There are approximately 300,000 knee replacements performed annually. If you want to stay away from the knife and foreign implantation in your 50s, 40s, 30s, and even worse in your 10s, building a strong, healthy body is mandatory.
Before we go further, enjoy a story of a young, hyperactive child. Luckily, when I was growing up, instead of sending hyperactive John to the physician, my parents dropped me off at the local YMCA for hours on end. They threw me in the pool, court, field, and diamond to drain my energy, allowing another adult to supervise me while they took a breath of fresh air. I loved all the sports and practiced hard becoming successful at each of them, until I dislocated my knee cap at the age of 14. This injury took me away from soccer and basketball, allowing me to meet some friendly physical therapist. At the time, I loved the physical therapist I met and felt they improved my symptoms. They put me on a fancy ultrasound machine, gave me ice and one exercise (quad sets) to do daily.
In retrospect, these physical therapists were dismal. They never solved my knee problem and threw me back on the court asking for re-injury. The lack of improvement was frustrating, leading me to hang up my basketball and soccer shoes. Luckily, swimming (other than breaststroke) requires low knee stress which keep me active and increase my love for the sport. Sadly, this poor therapist halted my progress and lost me a lot of ground in the knee prevention and rehabilitation game.
In the first year of receiving my doctorate in physical therapy, I was determined to fix my stubborn knee. I hit the orthopedic books, studied the cadavers and stayed up late feeding a new infatuation with coffee. This hard work allowed me to improve my knee pain with self treatments. The resolution of pain helped me return basketball, soccer and lift (dead lift about 3x my body weight) with no knee pain! All that hard work will be handed to you in this post, the COR Knee Pain Solution.
If you’ve had a knee injury, you can relate to my woes of knee pain, if you haven’t this article is even more appropriate, because a knee injury is something I wish upon anyone. Remember it is easier to prevent than rehabilitate!
Knees need to be strong, tungsten strong (tungsten is the strongest metal)! Unfortunately, preventing knee pain and resolving most knee injuries involves work at many areas, not just the knees!
Here are some tips to build tungsten knees:
- Warm-up: Warming-up simply circulates blood and fluid throughout the body and into the joints. This creates less friction at the joint and eases movement. Don’t be “in a hurry” or think “you’re impervious” to injury, you are susceptible at any age, warm-up properly with a dynamic warm-up in all planes of motion!
- Mobilize those Hips: Our heavy sitting society encourages stiff hips. Stiff hips, puts more stress and strain on the knees leading to injury. Often times you hurt your knee, see a physical therapist focusing on the knee, return to training, then re-injury their knee. This is the reason for stubborn, reoccurring knee pain. The knee is often the result of a deficit at another body part. Poor hip mobility in every direction can lead to knee pain.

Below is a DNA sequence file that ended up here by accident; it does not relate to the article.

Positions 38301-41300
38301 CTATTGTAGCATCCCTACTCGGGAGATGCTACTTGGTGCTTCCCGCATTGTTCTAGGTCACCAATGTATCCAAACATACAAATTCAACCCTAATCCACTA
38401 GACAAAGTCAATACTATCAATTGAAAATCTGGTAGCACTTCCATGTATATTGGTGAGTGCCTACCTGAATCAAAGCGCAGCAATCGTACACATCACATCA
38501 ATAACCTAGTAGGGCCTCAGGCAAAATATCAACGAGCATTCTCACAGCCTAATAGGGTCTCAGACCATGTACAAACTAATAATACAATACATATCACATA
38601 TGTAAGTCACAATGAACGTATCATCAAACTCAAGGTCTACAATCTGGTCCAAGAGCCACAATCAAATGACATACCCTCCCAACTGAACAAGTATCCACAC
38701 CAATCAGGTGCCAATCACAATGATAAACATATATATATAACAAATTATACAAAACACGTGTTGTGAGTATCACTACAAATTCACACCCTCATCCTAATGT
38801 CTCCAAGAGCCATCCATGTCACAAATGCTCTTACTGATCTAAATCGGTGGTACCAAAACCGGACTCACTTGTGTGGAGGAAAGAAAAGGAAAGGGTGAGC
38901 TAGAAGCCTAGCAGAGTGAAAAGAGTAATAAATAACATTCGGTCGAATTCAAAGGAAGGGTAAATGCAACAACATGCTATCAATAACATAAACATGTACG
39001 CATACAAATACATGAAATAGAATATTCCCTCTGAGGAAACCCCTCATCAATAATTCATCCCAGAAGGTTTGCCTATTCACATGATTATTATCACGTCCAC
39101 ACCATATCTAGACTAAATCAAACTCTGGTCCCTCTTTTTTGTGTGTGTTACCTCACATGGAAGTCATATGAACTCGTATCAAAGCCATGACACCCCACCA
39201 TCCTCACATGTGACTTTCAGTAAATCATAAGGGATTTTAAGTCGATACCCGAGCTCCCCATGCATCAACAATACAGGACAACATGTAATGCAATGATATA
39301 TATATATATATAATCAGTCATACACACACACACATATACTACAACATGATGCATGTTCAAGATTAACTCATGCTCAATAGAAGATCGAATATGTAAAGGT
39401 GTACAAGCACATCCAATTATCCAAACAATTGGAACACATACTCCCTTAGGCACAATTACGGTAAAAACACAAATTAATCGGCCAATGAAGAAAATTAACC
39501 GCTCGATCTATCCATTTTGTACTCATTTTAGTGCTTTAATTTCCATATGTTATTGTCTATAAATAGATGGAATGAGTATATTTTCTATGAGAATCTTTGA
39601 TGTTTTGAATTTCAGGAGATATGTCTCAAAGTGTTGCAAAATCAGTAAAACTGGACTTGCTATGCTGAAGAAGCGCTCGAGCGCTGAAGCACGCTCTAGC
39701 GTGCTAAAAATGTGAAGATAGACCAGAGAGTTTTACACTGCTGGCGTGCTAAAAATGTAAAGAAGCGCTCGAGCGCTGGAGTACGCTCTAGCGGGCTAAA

- Move those Ankles: Stiff hips in any plane of motion increases stress at the knee. Stiff ankles in the saggital (flexing and pointing) impairs squatting and deadlift strength. Remember, everyone squats and deadlifts throughout the day. Sitting on the coach, in a chair, picking up something from the floor… Mobilize those ankles to save your knees.
- Wake your Butt: Glutes control hip mobility. Many studies note poor hip external rotation and abduction in people with knee pain. Activating the glutes is tough for many, specifically gluteus maximus and posterior fibers of the gluteus medius. Successfully activating the glutes and learning how to use them is essential for knee health and injury prevention.
- Balanced Training Approach: Poor training programs often focus on one plane of strength, the saggital plane. Many people do squats, lunges, wall suits, then drink protein powder expecting to get healthy. If you follow this approach, your knees may not hurt now, but I can guarantee they will in the future! Overworking the front half of your body may look good in the mirror, but won’t improve athletic performance or prevent injuries. When I say balance in your training, we aren’t talking within the training day or even the training week. You need to address the long-term health of your body when you lay out your programming! Don’t just plan one week at a time. Write a long-term plan, follow it, and then forget about it! Or, sign-up for personal training or boot camp and have it done for you!
- Stop the Pain: This simple rule of thumb is often ignored. No matter the exercise: running, squatting, jogging, swimming, or picking your nose, if it hurts, stop! Anyone on the street can advise this brain wrenching idea. Exercising through pain often causes inflammation and perpetuates a musculoskeletal injury. If you have to miss a day off to improve your pain, do it! Missing a day instead of a week facilitates long-term success. Every time you exercise you need to work on getting better, this is impossible if you’re injured.